01/16/13 3:45pm
01/16/2013 3:45 PM

PAUL SQUIRE PHOTO | Suffolk County District Attorney Thomas Spota demanded lawmakers increase the punishment for hit-and-run drivers.

Drivers in Suffolk County are exploiting a legal loophole that lets them “get away” with serious crimes by fleeing the scenes of accidents, a trend that has become an “epidemic,” said Suffolk County District Attorney Thomas Spota.

At a press conference Wednesday, Mr. Spota urged state lawmakers to increase penalties for drivers who flee the scenes of serious accidents, citing the last month’s deadly hit-and-run accident in downtown Riverhead as a “perfect example” of how criminals are escaping harsher punishment.

“Drivers who flee and aren’t apprehended for days or weeks should not be treated more leniently than a driver who stays to perhaps render aid to another person,” Mr. Spota said. “Unfortunately, under the current law, this is exactly what’s happening today.”

In the Riverhead fatality, authorities say Joseph Plummer, 48, of Middle Island struck a man who was out celebrating his 50th birthday on East Main Street the evening of Dec. 28. Mr. Plummer allegedly fled the scene and then plotted with his boss to avoid capture.

While a more serious charge like aggravated vehicular homicide carries a 25-year maximum sentence, Mr. Plummer was indicted Wednesday by a grand jury on a charge of leaving the scene of an incident without reporting charge, a class D felony that carries a maximum sentence of seven years.

“There is no reason for people who unfortunately cause an accident and stop to be charged with serious crimes while those who cause an accident and flee are getting away with it,” Mr. Spota said.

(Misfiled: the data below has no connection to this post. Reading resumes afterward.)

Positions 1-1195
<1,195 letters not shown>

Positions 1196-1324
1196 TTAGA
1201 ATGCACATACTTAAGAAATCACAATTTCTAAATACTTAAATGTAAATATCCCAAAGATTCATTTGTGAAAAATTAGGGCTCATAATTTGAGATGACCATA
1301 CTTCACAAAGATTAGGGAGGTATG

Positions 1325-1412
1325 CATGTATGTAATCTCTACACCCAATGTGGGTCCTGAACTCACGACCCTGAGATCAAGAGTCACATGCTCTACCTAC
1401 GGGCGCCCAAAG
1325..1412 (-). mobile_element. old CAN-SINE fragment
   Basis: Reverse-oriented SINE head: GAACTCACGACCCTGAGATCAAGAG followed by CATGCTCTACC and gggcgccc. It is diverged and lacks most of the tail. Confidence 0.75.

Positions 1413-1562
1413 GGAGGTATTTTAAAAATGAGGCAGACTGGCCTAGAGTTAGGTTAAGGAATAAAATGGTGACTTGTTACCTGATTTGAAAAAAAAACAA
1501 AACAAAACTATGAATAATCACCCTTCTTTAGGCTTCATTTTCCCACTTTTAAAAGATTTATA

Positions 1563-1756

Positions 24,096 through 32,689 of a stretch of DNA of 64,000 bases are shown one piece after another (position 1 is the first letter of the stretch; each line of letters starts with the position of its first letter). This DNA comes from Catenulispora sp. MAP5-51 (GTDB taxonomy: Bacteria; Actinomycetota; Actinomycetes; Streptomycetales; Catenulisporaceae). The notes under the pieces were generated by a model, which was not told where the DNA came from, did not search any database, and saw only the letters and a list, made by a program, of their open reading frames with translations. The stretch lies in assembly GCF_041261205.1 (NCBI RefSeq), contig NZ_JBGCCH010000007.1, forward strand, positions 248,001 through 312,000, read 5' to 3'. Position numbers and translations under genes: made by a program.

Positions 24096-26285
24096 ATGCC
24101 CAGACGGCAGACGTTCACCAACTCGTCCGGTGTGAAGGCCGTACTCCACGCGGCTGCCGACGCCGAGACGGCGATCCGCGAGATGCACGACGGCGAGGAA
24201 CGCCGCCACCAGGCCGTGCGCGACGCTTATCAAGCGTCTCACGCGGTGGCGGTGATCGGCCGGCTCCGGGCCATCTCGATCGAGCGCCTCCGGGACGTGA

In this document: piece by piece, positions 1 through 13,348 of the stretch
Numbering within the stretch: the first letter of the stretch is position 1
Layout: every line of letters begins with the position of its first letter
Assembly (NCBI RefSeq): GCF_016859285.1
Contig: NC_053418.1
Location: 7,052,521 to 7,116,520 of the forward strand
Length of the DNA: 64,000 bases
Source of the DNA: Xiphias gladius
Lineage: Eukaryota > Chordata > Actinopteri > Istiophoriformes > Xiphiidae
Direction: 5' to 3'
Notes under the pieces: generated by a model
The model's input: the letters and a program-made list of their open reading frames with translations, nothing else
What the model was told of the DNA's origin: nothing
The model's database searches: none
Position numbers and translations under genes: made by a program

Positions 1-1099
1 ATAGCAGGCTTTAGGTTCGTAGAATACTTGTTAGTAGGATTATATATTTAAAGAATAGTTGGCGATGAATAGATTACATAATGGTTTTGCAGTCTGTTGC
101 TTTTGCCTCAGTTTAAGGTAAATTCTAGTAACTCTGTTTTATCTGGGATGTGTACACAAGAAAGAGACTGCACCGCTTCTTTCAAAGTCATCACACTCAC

Mr. Plummer was being held on $500,000 cash bail or $1 million bond, a DA spokesman said.

Mr. Spota said Mr. Plummer was traveling home from working on a pool in Aquebogue at the time of the incident.

While heading west through downtown Riverhead, Mr. Plummer struck Scott Wyte of Brookhaven, who was celebrating his birthday with his wife and child, he said.

Mr. Wayte had parked his car on the north side of the road and was walking across the street after adjusting his car when he was struck by Mr. Plummer and knocked into the opposite lane, where he was struck again by a second driver, Mr. Spota said.

The second driver stopped to assist Mr. Wayte, but Mr. Plummer fled the scene and drove 10 miles to a gas station despite severe damage to his car’s windshield, Mr. Spota said.

Mr. Plummer contacted his boss, who owned the car involved in the incident, and together they plotted to cover up the accident, Mr. Spota charged.

The suspect’s boss is cooperating with authorities and has not yet been charged with a crime, he said.

The two first planned to report the car stolen and take the insurance money before deciding to say the car was damaged when it struck a tree, the DA said. The two had splinters of wood they were planning to plant on the car to back up their claim and had covered the damaged car with a tarp until they could go through with their plan, Mr. Spota said.

But a witness who saw the car and had seen a report on News12 contacted police, who arrested Mr. Plummer two days later, Mr. Spota said.

On the day of the crash, Mr. Plummer had been drinking vodka since the morning from a Poland Spring water bottle, but since he was not apprehended until days later, authorities can’t prove he was drunk at the time of the crash, Mr. Spota said.

“I would bet every penny that had we gotten him right away, he would have been charged with far more serious crimes,” he said.

Mr. Spota also detailed two other serious hit-and-run accidents occurring within a week of the fatal Riverhead crash. In the first incident, a man driving drunk from a club crashed into a car stopped at a red light in Central Islip, killing the driver inside. The man fled the scene, but was apprehended when a taxi driver reported his license plate to police.

In the second incident, a man ran down a teenager on Udall Road in West Islip, then fled the scene and tried to cover up the accident with his girlfriend, authorities said. And on Sunday, another driver under the influence of drugs crashed into five cars on Montauk Highway, fleeing the scene and causing a crash that killed an elderly man before colliding with a telephone pole.